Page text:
JoVE Application Notes
1Cell Signaling Technology
Immunohistochemistry (IHC) is a technique used to analyze protein expression in the context of tissue morphology. This article describes an IHC protocol optimized by scientists at Cell Signaling Technology, for use with our antibodies, that you can replicate to obtain the best results in your experiments.
Published April 10, 2014. Keywords: Immunohistochemistry, IHC, paraffin, SignalStain, antibody, DAB, unmasking, antigen retrieval, Cell Signaling Technology, CST.
1Department of Proteomics and Signal Transduction, Max Planck Institute of Biochemistry
Archival formalin fixed and paraffin embedded (FFPE) clinical samples are valuable material for investigation of diseases. Here we demonstrate a sample preparation workflow allowing in-depth proteomic analysis of microdissected FFPE tissue.
Published September 2, 2013. Keywords: Chemistry, Clinical Chemistry Tests, Proteomics, Proteomics, Proteomics, analytical chemistry, Formalin fixed and paraffin embedded (FFPE), sample preparation, proteomics, filter aided sample preparation (FASP), clinical proteomics; microdissection, SAX-fractionation
1Department of Cellular and Molecular Medicine, University of California, San Diego, 2Biosecurity and Public Health, Los Alamos National Laboratory
Unfixed frozen tissue samples embedded in Optimal Cutting Temperature medium (OCT) can be used to study natural distribution and glycosylation of secreted mucus. In this approach tissue processing is minimal and the natural presentation of glycolipids, mucins and glycan-epitopes is preserved. Tissue sections can be analyzed by immunohistochemistry using fluorescence or chromogenic detection.
Published September 21, 2012. Keywords: Medicine, Cellular Biology, Molecular Biology, Immunology, Biomedical Engineering, mucus, lectins, OCT, imaging, sialic acids, glycosylation
1Department of Pathology and Laboratory Medicine, Indiana University School of Medicine, 2Department of Pathology and Laboratory Medicine, Indiana University Health
This protocol describes qPCR detection of cytomegalovirus in formalin-fixed, paraffin-embedded biopsy tissue, which is rapid, sensitive, specific, and useful for interpreting equivocal hematoxylin and eosin or immunohistochemical staining patterns.
Published July 9, 2014. Keywords: Genetics, qPCR, cytomegalovirus, CMV, biopsy, real-time PCR, gastrointestinal, formalin-fixed, paraffin-embedded tissue
JoVE Immunology and Infection
1Department of Oral Microbiology and Immunology, School of Dentistry and Dental Research Institute, Seoul National University
Here a method to localize bacteria within paraffin-embedded tissues using DIG-labeled 16S rRNA-targeting DNA probes has been described. This protocol can be applied to study the role of bacteria in various diseases such as periodontitis, cancers, and inflammatory immune diseases.
Published May 21, 2015. Keywords: Immunology, periodontology, oral microbiology, in situ hybridization, 16S rRNA, bacteria, paraffin-embedded tissue, species-specific, universal
1Department of Integrative Oncology, BC Cancer Research Centre, 2Interdisciplinary Oncology Program, University of British Columbia - UBC, 3Photography/Video Production, Multi-Media Services, BC Cancer Agency, 4Department of Pathology and Laboratory Medicine, University of British Columbia - UBC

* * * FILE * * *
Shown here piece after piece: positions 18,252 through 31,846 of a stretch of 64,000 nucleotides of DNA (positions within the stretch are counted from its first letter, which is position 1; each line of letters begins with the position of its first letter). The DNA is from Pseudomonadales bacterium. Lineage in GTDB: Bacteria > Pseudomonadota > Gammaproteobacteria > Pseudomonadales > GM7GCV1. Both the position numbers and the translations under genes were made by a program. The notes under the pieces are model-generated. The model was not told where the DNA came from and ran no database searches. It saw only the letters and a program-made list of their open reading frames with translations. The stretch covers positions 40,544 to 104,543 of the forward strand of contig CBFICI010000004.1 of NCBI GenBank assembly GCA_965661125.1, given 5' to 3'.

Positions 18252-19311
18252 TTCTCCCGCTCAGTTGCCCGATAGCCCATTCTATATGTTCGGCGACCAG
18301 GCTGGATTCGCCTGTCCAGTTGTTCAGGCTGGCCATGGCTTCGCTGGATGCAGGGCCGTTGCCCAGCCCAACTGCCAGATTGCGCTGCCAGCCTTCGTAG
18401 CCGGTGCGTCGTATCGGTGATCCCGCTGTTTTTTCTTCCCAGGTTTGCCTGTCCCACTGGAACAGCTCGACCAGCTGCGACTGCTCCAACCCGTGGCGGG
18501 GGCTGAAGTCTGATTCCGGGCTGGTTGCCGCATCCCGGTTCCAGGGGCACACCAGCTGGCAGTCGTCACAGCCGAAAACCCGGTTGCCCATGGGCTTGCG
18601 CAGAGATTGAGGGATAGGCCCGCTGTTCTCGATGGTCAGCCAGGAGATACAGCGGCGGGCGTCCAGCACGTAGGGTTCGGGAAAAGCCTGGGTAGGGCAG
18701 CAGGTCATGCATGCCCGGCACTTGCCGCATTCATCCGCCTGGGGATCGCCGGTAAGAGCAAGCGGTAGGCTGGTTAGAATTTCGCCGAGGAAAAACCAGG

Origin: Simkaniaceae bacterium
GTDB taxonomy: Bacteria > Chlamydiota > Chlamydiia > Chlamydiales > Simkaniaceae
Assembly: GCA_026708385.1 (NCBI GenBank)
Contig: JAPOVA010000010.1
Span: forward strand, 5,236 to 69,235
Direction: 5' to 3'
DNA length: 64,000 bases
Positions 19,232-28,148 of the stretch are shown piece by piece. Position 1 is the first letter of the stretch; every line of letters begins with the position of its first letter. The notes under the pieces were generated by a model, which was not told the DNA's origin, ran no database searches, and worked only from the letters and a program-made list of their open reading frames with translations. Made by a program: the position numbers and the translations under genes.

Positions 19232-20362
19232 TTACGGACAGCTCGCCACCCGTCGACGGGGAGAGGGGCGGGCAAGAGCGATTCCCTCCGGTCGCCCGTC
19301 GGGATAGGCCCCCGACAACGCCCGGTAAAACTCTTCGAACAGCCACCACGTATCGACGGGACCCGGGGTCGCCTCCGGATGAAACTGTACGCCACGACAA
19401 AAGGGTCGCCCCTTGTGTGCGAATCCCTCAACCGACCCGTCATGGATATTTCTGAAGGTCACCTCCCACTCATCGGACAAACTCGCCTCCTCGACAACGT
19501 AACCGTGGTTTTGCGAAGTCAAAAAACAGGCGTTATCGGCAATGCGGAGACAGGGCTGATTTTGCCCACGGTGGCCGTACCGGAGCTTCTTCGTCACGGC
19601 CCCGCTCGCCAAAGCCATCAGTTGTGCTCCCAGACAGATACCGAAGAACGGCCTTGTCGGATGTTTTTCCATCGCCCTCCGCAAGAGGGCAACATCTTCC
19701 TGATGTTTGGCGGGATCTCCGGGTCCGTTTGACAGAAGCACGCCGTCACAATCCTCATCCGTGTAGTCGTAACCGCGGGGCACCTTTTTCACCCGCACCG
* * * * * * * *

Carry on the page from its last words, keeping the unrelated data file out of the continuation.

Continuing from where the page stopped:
This video demonstrates the protocol for DNA extraction from formalin-fixed paraffin-embedded material. This is a multi-day procedure in which tissue sections are deparaffinized with xylene, rehydrated with ethanol and treated with proteinase K to purify and isolate DNA for subsequent gene-specific or genome-wide analysis.
Published March 26, 2011. Keywords: Genetics, DNA extraction, paraffin embedded tissue, phenol:chloroform extraction, genetic analysis, epigenetic analysis
1Institute of Pathology, University Medical Center, Göttingen, 2Department of Hematology/Oncology, Goethe University of Frankfurt, 3Bioanalytical Mass Spectrometry Group, Max Planck Institute for Biophysical Chemistry, 4Bioanalytics, Institute of Clinical Chemistry, University Medical Center, Göttingen, 5German Cancer Consortium, 6German Cancer Research Center
In-depth analyses of cancer cell proteomes facilitate identification of novel drug targets and diagnostic biomarkers. We describe an experimental workflow for quantitative analysis of (phospho-)proteomes in cancer cell subpopulations derived from liquid and solid tumors. This is achieved by combining cellular enrichment strategies with quantitative Super-SILAC-based mass spectrometry.
Published February 27, 2015. Keywords: Medicine, Proteomics, solid tumors, leukemia, formalin-fixed and paraffin-embedded tissue (FFPE), laser-capture microdissection, spike-in SILAC, quantitative mass spectrometry
1Swiss Institute for Experimental Cancer Research, School of Life Sciences, Ecole polytechnique fédérale de Lausanne
We have developed a novel ex vivo model to study hormone action in the human breast. It is based on tissue microstructures isolated from surgical breast tissue specimens which preserve tissue architecture, intercellular interactions, and paracrine signaling.
Published January 8, 2015. Keywords: Medicine, Hormone signaling, breast cancer, reduction mammoplasty, breast tissue microstructures, ex vivo model, estrogen, progesterone, mammary epithelial cells, tissue digestion, paracrine signaling, microenvironment, tissue architecture
1Pediatric Diabetes Research Center, Department of Pediatrics, University of California, San Diego
A protocol to isolate, culture, and image islet cell clusters (ICCs) derived from human fetal pancreatic cells is described. The method details the steps necessary to generate ICCs from tissue, culture as monolayers or in suspension as aggregates, and image for markers of proliferation and pancreatic cell fate decisions.
Published May 18, 2014. Keywords: Medicine, human fetal pancreas, islet cell cluster (ICC), transplantation, immunofluorescence, endocrine cell proliferation, differentiation, C-peptide
1Department of Leukemia, MD Anderson Cancer Center, 2Wake Forest Baptist Medical Center, Institute for Regenerative Medicine